1. Optical Computers — An optical computer is a type of computer that performs its calculations with photons as opposed to electrons. This would be a huge boast to the performance of computers since it would enable information to flow through the chip at the speed of light. This technology would allow us to compute at speeds which were 300 times quicker than graphene computers, and 75,000,000 times quicker than the current technology.
  2. Spintronics — A spintronic computer is a type of computer that takes advantage of an electrons property called the spin-wave on the quantum level in order to generate computation. This type of computing is far superior to what we currently have since it requires the usage of practically no electricity to run calculations. In theory, this form of computation could match quantum computers since it takes advantage of a similar set of physics in order to operate. While although spintronics in practice isn’t likely to match quantum computation, it’ll lead to an unfathomable level of power compared to what we have today. Spintronic computational advancement will be so radical in fact, that I don’t know if I can accurately quantify its total effects when it is all said and done.

The Holy Grail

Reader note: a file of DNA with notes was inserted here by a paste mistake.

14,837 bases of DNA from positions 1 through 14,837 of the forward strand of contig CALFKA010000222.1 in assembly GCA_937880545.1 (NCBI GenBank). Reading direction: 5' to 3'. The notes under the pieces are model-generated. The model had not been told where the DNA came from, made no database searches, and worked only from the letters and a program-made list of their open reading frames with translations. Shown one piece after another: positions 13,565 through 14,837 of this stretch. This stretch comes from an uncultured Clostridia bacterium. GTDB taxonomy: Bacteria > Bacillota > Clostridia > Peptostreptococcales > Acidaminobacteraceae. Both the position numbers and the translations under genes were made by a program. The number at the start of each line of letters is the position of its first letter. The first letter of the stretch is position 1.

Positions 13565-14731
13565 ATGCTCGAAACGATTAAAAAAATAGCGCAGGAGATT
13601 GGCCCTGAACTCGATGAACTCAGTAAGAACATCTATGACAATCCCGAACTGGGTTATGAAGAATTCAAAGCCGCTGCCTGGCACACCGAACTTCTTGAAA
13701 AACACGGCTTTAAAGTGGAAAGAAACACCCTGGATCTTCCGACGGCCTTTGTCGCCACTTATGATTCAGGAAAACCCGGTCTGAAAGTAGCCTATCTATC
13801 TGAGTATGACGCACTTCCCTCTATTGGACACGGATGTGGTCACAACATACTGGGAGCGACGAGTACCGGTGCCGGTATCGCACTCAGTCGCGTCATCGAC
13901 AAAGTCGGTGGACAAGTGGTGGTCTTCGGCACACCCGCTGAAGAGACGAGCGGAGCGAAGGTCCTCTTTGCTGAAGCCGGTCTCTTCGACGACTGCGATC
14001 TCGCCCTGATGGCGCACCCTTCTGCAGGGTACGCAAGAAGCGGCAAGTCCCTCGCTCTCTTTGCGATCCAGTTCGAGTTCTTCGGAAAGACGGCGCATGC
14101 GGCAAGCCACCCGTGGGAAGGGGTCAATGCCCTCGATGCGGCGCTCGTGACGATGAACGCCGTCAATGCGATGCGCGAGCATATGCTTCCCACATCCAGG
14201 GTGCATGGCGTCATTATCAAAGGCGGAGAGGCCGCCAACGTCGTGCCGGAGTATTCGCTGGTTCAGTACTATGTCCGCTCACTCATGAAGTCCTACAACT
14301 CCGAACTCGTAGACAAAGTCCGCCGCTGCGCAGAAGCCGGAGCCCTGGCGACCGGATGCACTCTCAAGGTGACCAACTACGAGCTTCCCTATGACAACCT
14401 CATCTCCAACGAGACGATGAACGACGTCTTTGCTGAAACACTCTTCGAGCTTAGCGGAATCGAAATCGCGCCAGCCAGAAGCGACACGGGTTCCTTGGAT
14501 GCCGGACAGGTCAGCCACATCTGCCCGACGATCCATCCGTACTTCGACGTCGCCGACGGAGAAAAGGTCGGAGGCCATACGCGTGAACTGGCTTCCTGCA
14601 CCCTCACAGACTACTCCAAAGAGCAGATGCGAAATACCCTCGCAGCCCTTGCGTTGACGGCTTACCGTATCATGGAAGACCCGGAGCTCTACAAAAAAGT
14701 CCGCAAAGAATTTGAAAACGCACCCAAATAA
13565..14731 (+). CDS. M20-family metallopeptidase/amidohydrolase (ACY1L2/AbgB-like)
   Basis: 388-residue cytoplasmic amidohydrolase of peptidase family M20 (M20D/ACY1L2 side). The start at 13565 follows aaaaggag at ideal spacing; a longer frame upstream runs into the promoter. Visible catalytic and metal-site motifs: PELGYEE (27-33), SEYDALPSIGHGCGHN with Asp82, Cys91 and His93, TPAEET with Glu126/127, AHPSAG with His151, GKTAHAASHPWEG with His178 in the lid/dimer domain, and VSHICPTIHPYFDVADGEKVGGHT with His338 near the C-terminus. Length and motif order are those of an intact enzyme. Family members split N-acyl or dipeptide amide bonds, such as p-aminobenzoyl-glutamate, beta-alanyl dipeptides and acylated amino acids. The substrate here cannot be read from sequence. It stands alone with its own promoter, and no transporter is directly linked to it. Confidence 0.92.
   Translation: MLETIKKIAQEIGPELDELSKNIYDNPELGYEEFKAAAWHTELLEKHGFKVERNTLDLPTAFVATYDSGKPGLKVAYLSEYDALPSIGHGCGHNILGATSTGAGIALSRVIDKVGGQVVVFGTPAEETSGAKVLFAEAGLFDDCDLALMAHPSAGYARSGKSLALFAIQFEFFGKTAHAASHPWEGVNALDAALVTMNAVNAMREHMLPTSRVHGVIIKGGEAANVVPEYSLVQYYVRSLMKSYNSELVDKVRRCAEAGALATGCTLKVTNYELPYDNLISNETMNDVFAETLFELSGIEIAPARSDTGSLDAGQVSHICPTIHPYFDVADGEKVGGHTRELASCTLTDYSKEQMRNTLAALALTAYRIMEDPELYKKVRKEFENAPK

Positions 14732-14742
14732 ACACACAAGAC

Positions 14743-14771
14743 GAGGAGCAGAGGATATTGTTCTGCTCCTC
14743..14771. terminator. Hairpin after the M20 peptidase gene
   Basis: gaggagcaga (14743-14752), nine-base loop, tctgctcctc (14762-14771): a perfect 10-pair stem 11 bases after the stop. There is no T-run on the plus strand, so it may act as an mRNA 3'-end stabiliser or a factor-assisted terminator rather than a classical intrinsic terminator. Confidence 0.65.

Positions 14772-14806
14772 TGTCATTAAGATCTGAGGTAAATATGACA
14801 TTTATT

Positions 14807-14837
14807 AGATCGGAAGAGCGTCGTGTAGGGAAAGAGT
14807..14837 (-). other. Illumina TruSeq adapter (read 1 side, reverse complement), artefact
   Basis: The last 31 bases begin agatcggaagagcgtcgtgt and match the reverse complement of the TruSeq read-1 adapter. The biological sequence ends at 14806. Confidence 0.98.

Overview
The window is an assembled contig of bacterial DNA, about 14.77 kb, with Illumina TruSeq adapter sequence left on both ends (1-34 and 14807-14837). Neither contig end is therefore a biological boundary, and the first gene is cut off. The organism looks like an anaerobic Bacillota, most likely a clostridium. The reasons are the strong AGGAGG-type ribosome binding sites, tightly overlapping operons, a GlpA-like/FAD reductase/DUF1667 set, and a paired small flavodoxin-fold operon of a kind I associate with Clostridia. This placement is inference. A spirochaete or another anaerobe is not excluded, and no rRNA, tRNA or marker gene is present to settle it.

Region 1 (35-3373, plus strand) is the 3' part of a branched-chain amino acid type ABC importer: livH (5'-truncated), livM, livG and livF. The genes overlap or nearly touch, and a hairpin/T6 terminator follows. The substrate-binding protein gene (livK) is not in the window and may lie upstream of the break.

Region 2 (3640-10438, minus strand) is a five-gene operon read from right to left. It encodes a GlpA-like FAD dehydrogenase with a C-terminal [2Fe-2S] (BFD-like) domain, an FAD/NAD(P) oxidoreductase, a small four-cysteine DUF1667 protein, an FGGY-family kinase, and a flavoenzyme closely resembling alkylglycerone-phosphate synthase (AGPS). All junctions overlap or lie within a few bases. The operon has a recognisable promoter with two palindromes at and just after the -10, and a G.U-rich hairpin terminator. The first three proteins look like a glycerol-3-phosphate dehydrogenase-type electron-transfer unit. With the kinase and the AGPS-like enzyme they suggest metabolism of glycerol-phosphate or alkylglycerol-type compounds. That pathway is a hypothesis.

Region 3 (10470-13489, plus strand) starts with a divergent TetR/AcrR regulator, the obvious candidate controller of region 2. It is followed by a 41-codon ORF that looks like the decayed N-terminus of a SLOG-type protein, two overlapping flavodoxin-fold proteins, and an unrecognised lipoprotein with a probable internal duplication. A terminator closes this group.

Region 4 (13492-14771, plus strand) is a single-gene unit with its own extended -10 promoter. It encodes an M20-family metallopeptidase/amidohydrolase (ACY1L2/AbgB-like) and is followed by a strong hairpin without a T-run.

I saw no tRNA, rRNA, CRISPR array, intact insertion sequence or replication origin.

When it comes to computational might, nothing holds a candle to quantum computers. Quantum computers are unfathomably powerful thanks to their manipulation of quantum physics in order to perform calculations. To give you an idea of how powerful these computers really are, you first have to know how they work. Classical computers run on bits (basic units of information) which can either be represented as a one or a zero (on or off). Quantum computers however run on something called a qubit, which can be on, off, simultaneously on and off, or somewhere on the spectrum between on and off. This is significant since it allows for the computational power of quantum computers to rise exponentially with every single qubit you add to the system. One qubit is capable of performing 2 calculations per second, 2 qubits can perform 4 calculations per second, 3 qubits can perform 8 calculations per second, etc. Each qubit doubles the capacity of your system so by the time you reach 50 qubits, your level of computational power would be on par with the most powerful computer systems in the world. By the time you reach 100 qubits you’d have a computer which was many orders of magnitude more powerful than all of the computers on the planet combined. If humanity was to stop at computers which were composed of 100 qubits, it would be a huge deal when it came to progressing the species. However, knowing humanity we aren’t just going to stop there. We are going to create quantum computers with millions, billions, and trillions of qubits (and yes even more) to solve every problem which can be solved.